The launch of Procter-Syntex's Aleve last year illustrates what can be achieved when a supermarket pharmacy works in harmony with the health and beauty care department.
In this case, the pharmacist's expertise in promoting a new over-the-counter version of a product formerly sold only by prescription was combined with the HBC buyer's sales and merchandising acumen. As a result, supermarkets were able to outpace the competition during the first weeks of Aleve's introduction.
Future OTC launches also can help bring pharmacists out from behind the counter to interact more closely with the HBC department.
"With more and more of the prescription products going into over-the-counter formulations, we feel it is increasingly important to cooperate [with the HBC side] to provide proper information to our customers," says Barrett Moravec, director of pharmacy at Abco Foods, Phoenix. "And we are seeing greater cooperation. The common goal is to offer the Abco shopper the largest amount of variety possible." Adds the pharmacy director from an East Coast supermarket chain: "There is no question that Rx-to-OTC switches are the most important part of your business. To not have the support of the pharmacy community would be a terrible error."
In their success with Aleve, supermarkets showed their capacity to sell over-the-counter remedies. Indeed, food stores reportedly outsold other distribution channels in the crucial first four weeks, when retailers can impress upon consumers that they have a new product and retain repeat business.
In addition to ensuring that supermarkets had Aleve from day one, Aleve's marketer, Cincinnati-based Procter & Gamble, was careful to involve the pharmacy departments in the product's promotion and sale, so many customers learned about the new analgesic formulation through the pharmacy.
Pharmacists' recommendations strongly influence consumers in their OTC purchases, and their advice on Aleve was a key element in moving the product, pharmacy directors say. The launch also heightened the image of the pharmacy as a full-service department where the pharmacist is available to counsel, and where the latest OTC remedies are offered.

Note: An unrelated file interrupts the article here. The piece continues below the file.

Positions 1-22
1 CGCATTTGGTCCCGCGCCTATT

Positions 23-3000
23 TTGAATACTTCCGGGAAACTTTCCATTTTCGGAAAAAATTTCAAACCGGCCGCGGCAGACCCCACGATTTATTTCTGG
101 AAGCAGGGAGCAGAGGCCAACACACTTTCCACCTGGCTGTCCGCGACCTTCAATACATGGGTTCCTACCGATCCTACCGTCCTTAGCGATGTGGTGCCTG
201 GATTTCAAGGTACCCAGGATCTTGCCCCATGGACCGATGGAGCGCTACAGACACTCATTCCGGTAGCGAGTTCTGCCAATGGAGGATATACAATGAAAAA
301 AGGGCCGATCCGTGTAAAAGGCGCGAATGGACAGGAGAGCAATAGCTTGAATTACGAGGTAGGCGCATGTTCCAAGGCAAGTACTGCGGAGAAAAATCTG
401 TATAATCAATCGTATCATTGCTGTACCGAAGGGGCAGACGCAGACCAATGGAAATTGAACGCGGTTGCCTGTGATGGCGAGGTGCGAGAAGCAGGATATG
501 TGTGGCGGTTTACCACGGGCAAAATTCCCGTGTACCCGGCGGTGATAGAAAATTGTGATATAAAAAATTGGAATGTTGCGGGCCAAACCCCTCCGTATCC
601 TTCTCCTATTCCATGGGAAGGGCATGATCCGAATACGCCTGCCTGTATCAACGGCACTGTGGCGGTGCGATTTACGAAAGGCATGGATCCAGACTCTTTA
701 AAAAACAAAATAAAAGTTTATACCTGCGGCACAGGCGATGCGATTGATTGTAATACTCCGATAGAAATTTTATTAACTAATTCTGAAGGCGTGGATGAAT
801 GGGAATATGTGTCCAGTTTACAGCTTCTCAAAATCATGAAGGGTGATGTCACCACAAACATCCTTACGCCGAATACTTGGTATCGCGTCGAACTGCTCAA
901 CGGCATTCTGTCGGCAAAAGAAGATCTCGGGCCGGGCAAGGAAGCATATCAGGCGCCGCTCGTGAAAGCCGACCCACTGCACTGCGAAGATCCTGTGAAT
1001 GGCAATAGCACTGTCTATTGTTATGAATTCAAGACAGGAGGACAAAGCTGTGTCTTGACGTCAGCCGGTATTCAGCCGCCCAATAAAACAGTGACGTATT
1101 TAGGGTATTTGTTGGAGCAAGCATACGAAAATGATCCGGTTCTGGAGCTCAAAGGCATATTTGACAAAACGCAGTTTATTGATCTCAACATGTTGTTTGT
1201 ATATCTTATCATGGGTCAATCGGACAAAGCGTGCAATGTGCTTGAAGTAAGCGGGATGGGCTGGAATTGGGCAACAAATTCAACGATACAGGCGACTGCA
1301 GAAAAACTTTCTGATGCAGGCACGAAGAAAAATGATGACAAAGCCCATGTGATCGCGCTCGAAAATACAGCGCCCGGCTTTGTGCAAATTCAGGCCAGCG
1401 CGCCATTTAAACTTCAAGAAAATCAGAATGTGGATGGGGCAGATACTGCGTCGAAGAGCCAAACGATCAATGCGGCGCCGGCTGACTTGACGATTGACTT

But was the Aleve example really a turning point in pharmacy-HBC relations, where a barrier has long existed between the two departments?
Many pharmacy directors say communication between pharmacy and HBC is improving. That's partly, they say, because HBC buyers have grown more knowledgeable about the potential for sales and profits from top-selling prescription drugs going over the counter.
Prescription-to-OTC switches will peak in the next two years, when as many as 50 drugs face patent loss, and manufacturers will seek approval of OTC formulations to help hold on to market share.
Yet, pharmacy, a relative newcomer at many chains, remains misunderstood, others say.
And lack of coordination between the two departments can be fatal to both departments, which still suffer from a lack of consumer awareness.
According to SN's third State of the Industry survey, published in this issue, more than a third of the pharmacists surveyed report that they never meet with their HBC counterparts.
Yet, supermarket pharmacy directors say vendors and HBC buyers applied the lessons learned from the launch of Aleve in planning strategy for the debut of Johnson & Johnson/Merck Consumer Pharmaceuticals' Pepcid AC, and the coming launch of an OTC version of SmithKline Beecham's blockbuster ulcer medication, Tagamet.
Johnson & Johnson/Merck pulled pharmacy directors into planning meetings with HBC buyers to plot strategy for Pepcid AC's June debut. Supermarkets made sure they had appropriate inventory and that Pepcid AC was on the shelves at the launch date.
"We were first on our block with Pepcid, and we will probably repeat that performance with Tagamet when it comes out this week. Our HBC buyers are more aware today. They know what's going on," says Wally Hayes, director of pharmacy at Winn-Dixie Stores, Jacksonville, Fla.